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10 Responses to That Which We Feared Has Come Upon Us

  1. Ann James says:

    Your comment reinforces the advise from Barth and Niebuhr to the effect that one should have a Bible in one hand, newspaper in the other. I get through all the punditry/rhetoric/machinations by also keeping my Shakespeare close to hand, “holding a mirror up to nature,”: no one gives a better reflection of character and politics.

  2. Sam Bryan says:

    I found Hillery’s concession speech reference to the verse below helpful too and it resonates with your concluding sentence and the general sentiment of your mother –
    Galatians 6:9New King James Version (NKJV)
    9 And let us not grow weary while doing good, for in due season we shall reap if we do not lose heart.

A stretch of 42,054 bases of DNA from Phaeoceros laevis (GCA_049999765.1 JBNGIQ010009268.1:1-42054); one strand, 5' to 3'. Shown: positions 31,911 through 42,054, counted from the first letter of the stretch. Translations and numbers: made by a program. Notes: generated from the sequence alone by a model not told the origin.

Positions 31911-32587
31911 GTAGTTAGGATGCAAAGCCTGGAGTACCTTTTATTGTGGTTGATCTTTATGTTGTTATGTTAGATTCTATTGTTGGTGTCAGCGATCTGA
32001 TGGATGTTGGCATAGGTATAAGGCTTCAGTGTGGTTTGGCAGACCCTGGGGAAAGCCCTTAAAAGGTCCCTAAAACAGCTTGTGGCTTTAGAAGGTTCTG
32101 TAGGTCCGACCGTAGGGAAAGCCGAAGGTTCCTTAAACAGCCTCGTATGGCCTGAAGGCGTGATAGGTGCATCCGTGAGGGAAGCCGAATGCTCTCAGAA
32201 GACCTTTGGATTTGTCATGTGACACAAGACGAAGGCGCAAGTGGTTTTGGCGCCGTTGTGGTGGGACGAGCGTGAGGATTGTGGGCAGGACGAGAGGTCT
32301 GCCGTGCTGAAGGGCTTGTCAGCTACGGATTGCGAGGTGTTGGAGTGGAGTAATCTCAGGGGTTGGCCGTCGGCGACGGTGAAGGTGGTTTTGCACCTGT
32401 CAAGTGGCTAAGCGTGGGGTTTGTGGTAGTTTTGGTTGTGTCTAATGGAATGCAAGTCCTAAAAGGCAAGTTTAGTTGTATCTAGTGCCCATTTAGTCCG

3. sue roegge says:

    Today hurts. I wish I could get a hug from you , Mr. Wall. For anyone reading this, the Walls were close family friends of my parents and I am proud to say I’ve known him my whole life. In fact , he baptized me and then later performed the wedding ceremony to my beloved husband.
    Maybe I’ll sign off here and just reminisce about happy memories this afternoon!

  4. Philip Hudson says:

    Remember Trump did not receive the majority vote. He received then electoral college majority. It is possible for an electoral college to vote its conscience rather than vote for the standard bearer. It has happened before. But it is not likely to happen with a Republican senate and house. I am afraid we are stuck with him. We can only hope that the inevitable major screw up he will doubtless make will not get us into a global war.

  5. AWAD SIFRI says: